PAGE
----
We recently had a chance to sit down and talk to Ellis Ludwig-Leone, the man behind all that is San Fermin and ask him a few questions. For those who aren’t familiar with San Fermin, they are an American baroque pop band started by Brooklyn-based composer and songwriter Ellis Ludwig-Leone. They released their debut self-titled album on Downtown Records on September 17, 2013.
We hope you enjoy reading this interview as much as we enjoyed conducting it!
Indie Minded: Thank you for taking some time out with us here at Indie Minded in the midst of your tour! Boston loves San Fermin!
Ellis Ludwig-Leone: We’re happy to be headed back there. I grew up just south of the city, so it’s a bit of a homecoming for me.
IM: You’ve been playing some new music on this fall tour, which you say should appear on the new CD, how have they been received at the live shows?
EL-L: Quite well, which has been a relief. The new songs are a bit more uptempo, with a lot of quick shifts, which I think come across well live.
IM: You played some festivals this summer, how did you like that experience versus a straight, old fashioned tour?
EL-L: Festivals are such an insane concept. It’s like, here’s a crowd of thousands of people, quick, take 20 minutes, plug in your instruments and entertain them. They can be stressful, but it’s a real rush when you play well.
IM: What has been your favorite city to play in so far? Don’t worry, no one is going to hold it against you!
EL-L: I quite liked Reykjavík. We played there last year for Airwaves, which is an amazing festival. I wish we could go back every year, but they have a rule about it.
IM: All things aside, you MUST love heading home to NYC to play in front of the hometown crowd! Two shows there this time around! How was that experience?
EL-L: It was so crazy headlining Webster Hall, I was basically in shock the whole time, like this is a venue where I’ve seen Real Bands play. And in our hometown… it’s so great to have all your friends and family there, but it adds this funny stress to the hours before the show. I’ve taken to hiding myself backstage until afterwards.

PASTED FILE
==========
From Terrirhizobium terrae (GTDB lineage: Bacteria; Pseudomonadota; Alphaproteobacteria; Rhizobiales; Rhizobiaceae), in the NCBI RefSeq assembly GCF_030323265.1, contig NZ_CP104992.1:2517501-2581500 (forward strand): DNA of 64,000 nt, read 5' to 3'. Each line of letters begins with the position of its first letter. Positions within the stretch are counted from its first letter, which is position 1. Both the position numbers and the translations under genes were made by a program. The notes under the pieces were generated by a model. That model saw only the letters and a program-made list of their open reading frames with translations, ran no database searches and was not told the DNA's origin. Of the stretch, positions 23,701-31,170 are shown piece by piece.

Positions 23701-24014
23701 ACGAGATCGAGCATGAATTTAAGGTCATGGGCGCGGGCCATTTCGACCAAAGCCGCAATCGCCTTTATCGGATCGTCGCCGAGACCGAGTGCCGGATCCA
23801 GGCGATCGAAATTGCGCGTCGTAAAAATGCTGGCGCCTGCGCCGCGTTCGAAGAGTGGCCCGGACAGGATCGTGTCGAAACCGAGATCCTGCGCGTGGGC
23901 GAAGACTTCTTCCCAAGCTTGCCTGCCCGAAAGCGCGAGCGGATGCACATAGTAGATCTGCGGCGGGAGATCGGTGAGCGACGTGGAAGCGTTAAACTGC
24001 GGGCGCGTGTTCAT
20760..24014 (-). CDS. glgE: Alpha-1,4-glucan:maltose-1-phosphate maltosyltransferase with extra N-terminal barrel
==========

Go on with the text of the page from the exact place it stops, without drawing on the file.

IM: Have any pre-show rituals?
EL-L: Allen and I will go for a pre-show walk before big ones. Usually we talk about anything besides the gig. It helps block out the noise.
IM: What is your writing process like?
EL-L: I write for all the instruments and lyrics at once. I’m not much of a singer, so that whole singer/songwriter way of sitting with a guitar or at a piano doesn’t really work for me. Usually I’ll start with a fragment, maybe a drumbeat or a sax line, and then build from there. I have an idea of what the song should be about, but the lyrics happen at the same time as everything else. Then I edit those a lot after.
IM: Speaking of, you retreated to Banff Centre for a few months to write, do you think you’d do that again? How was that whole experience?
EL-L: It was so great. I would love to go back there, but there isn’t enough free space in my calendar at the moment! Maybe after we finish touring our second record I’ll take a month or two and go back. It’s a big place and I think it’s best used for undertaking big projects that you might have trouble starting at home.
IM: How was it writing for a band that didn’t quite exist yet? Will it be easier next time around (assuming that you stick with a band)?
EL-L: It was the most natural thing for me to do it that way— I was used to writing for instruments rather than specific people, so it was nothing new. But now that I have a band, it’s more fun because I can write parts that I know will suit the band members well. And there’s a little less pressure to be quite so specific with the notation since we’re all on the same page creatively.
IM: This question is from a fan (Leah R.) – What first inspired you to combine your more classical music composition that you studied with more pop based music?
EL-L: It wasn’t a conscious effort, really. I just wrote what I knew how to write. I had done a lot of classical music in school, and I had done a lot of pop and rock music outside of school. Once I graduated and those barriers fell away, everything kind of smushed together.
IM: What new music has been on your radar lately?
EL-L: I recently bought that Twigs album people have been talking about. Let’s see… yMusic, the new alt-J, Rubblebucket. We were just on tour with Courtney Barnett, who was great. And Mikhael Paskalev, of course, who’s still touring with us.
IM: If we looked at your iPod, what guilty pleasures do you have hidden on there? Nickelback? Justin Beiber? Let’s hear it….
EL-L: Does Ben Folds count? No, right? He’s just good. The Fray? The Fray.
IM: Thank you so much again for taking time out to talk to us, we’re big fans and can’t wait to check you out in Boston! Look for our photographer, Annemarie, she’ll be the one in the pit… with a camera.
EL-L: Tell her to be careful, John jumps around down there sometimes.